The NASA Airborne Science Program aircraft list provides unique NASA aircraft and commercial aircraft that benefit the earth science community. These manned and unmanned aircraft carry the sensors that provide data to support and augment NASA spaceborne missions.
Reminder: All investigators with approved or pending proposals from the Research Opportunities in Space and Earth Sciences (ROSES) announcements that have a requirement for a NASA Airborne Science platform/instrument, must submit a Flight Request. The Flight Request is also the method to acquire an estimate if your proposal requires a cost estimate for Airborne Science support. However, for investigators proposing to participate on large, multi-aircraft experiments, such as the ROSES Call 2015: KORUS-AQ (Korea US- Air Quality), a single Flight Request will be submitted for each mission by the Project Manager or Project Scientist. The Science Operations Flight Request System (SOFRS) can be reached directly at http://airbornescience.nasa.gov/sofrs.
For all "Commercial" aircraft, in addition to filing a Flight Request, investigators are responsible for contacting vendors to determine if the platform meets the requirements of the proposed scientific investigation. It is the responsibility of the investigator to ensure that before any preliminary test flights or actual data collection flights utilizing NASA personnel, instruments or funds occur, all vendors successfully complete a NASA airworthiness/flight safety review in accordance with NASA Aviation Safety Policy for Non-NASA Aircraft.
The Viking 400 was designed by BAI Inc and recently manufactured by L3 Aeronautical Systems. NASA Ames Research Center acquired 8 surplus aircraft in 2014 as the aircraft characteristis and capabilities are nearly identical the the SIERRA UAV. This small Category 3 (~500lbs) UAV performs remote sensing, atmospheric sampling, and aeronautical research support. Viking is well suited for precise and accurate data collection missions in remote or dangerous environments. Its is large enough to carry up to 100lbs of scientific instruments for up to 600 miles yet small enough not to require a large runway or hangar.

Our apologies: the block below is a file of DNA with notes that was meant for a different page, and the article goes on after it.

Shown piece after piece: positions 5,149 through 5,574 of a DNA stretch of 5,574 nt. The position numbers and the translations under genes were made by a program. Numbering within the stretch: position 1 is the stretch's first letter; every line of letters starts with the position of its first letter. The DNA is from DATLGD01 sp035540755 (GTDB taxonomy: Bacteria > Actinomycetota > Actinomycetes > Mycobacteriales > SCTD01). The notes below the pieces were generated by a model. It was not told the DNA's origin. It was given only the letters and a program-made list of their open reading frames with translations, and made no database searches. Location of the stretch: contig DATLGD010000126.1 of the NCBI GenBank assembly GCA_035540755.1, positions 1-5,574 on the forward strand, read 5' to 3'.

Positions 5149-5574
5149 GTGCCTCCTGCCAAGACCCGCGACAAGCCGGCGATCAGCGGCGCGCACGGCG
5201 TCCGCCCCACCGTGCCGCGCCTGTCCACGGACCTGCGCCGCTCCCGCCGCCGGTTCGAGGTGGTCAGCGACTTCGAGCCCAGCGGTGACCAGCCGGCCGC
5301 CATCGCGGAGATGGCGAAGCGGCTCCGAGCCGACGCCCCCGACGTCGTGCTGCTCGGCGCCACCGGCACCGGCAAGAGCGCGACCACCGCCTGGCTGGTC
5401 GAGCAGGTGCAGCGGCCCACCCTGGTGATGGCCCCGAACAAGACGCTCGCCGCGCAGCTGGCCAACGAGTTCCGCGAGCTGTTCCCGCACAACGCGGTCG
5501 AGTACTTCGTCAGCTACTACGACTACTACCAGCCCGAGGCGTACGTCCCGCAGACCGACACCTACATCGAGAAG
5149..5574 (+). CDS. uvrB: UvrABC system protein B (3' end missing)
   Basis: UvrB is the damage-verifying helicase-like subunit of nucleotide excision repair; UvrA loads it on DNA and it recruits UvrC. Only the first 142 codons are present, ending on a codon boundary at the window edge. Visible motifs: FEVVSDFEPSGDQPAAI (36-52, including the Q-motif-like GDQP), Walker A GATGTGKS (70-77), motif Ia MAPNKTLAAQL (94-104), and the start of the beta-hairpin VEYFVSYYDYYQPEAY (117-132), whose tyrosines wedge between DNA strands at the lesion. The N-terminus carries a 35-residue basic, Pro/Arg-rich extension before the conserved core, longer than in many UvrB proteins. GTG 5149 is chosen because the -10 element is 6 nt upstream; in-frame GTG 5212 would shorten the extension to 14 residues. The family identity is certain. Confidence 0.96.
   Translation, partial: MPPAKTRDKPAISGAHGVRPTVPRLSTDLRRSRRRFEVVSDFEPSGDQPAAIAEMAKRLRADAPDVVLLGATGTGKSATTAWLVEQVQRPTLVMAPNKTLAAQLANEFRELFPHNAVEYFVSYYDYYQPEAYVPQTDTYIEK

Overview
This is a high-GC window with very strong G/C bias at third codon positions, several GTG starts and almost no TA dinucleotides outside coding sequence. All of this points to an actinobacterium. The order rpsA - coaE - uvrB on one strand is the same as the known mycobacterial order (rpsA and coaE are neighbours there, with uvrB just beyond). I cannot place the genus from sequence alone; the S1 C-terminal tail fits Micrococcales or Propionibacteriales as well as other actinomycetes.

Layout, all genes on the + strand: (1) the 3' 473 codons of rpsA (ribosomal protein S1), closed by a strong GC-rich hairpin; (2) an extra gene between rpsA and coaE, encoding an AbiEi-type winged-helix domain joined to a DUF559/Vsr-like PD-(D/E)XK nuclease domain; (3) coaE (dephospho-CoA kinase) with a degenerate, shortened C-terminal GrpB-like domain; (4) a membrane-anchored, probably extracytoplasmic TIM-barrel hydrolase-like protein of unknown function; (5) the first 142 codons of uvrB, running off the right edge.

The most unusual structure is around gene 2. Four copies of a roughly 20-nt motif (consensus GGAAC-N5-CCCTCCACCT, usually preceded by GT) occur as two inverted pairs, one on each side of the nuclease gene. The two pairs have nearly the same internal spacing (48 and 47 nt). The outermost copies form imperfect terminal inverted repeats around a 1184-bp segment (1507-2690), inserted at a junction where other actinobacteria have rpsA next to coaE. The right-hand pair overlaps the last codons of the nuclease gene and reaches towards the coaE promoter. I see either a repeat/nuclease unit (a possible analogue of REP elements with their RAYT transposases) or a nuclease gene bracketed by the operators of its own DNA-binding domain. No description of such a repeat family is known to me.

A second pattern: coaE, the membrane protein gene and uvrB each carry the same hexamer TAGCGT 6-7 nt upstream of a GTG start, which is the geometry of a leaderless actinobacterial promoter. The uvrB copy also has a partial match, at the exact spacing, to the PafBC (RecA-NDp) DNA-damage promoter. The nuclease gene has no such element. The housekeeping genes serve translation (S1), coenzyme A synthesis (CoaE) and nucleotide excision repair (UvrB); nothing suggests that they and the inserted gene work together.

Ports exist in the front for cameras and/or atmospheric sampling missions. The Viking complements other UAVs in the NASA science fleet specializing in "low and slow" missions that require larger payload capacity than Category I and II UAVs. This size class has demonstrated the capability of gathering earth science data from passive (eg. imagers), active (eg. radar, lidar) and in situ (eg. gas analyzers) remote sensing systems.
NASA Ames will assist in all aspects of project planning and implementation including instrument integration, access to airspace, deployment logistics, and cost estimates. To request flights as part of a proposal please use the flight request link at the top of the page.
Page Last Updated: August 31, 2015
Page Editor: Sommer Beddingfield
NASA Official: Bruce A. Tagg